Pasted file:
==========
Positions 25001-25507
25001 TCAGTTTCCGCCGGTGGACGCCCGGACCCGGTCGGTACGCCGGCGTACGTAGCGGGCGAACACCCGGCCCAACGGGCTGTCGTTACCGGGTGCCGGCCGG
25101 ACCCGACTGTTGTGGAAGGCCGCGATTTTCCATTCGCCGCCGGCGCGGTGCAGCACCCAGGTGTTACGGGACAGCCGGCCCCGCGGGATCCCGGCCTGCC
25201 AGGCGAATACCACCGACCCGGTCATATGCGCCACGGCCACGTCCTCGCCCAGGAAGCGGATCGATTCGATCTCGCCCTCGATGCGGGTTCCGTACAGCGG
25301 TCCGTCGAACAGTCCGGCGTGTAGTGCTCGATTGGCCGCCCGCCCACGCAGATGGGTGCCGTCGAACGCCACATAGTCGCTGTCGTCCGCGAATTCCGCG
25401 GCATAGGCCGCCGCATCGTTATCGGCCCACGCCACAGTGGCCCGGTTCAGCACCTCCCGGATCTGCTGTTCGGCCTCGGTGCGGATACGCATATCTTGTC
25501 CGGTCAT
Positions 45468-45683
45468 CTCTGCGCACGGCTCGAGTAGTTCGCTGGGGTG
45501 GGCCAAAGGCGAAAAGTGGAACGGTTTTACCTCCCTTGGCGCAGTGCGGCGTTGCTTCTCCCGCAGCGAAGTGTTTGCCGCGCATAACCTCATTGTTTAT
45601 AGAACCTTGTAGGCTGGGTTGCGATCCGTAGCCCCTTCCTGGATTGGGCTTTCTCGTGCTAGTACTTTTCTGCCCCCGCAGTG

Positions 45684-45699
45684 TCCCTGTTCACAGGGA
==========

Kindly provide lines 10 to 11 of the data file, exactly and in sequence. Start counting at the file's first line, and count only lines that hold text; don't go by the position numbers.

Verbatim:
45501 GGCCAAAGGCGAAAAGTGGAACGGTTTTACCTCCCTTGGCGCAGTGCGGCGTTGCTTCTCCCGCAGCGAAGTGTTTGCCGCGCATAACCTCATTGTTTAT
45601 AGAACCTTGTAGGCTGGGTTGCGATCCGTAGCCCCTTCCTGGATTGGGCTTTCTCGTGCTAGTACTTTTCTGCCCCCGCAGTG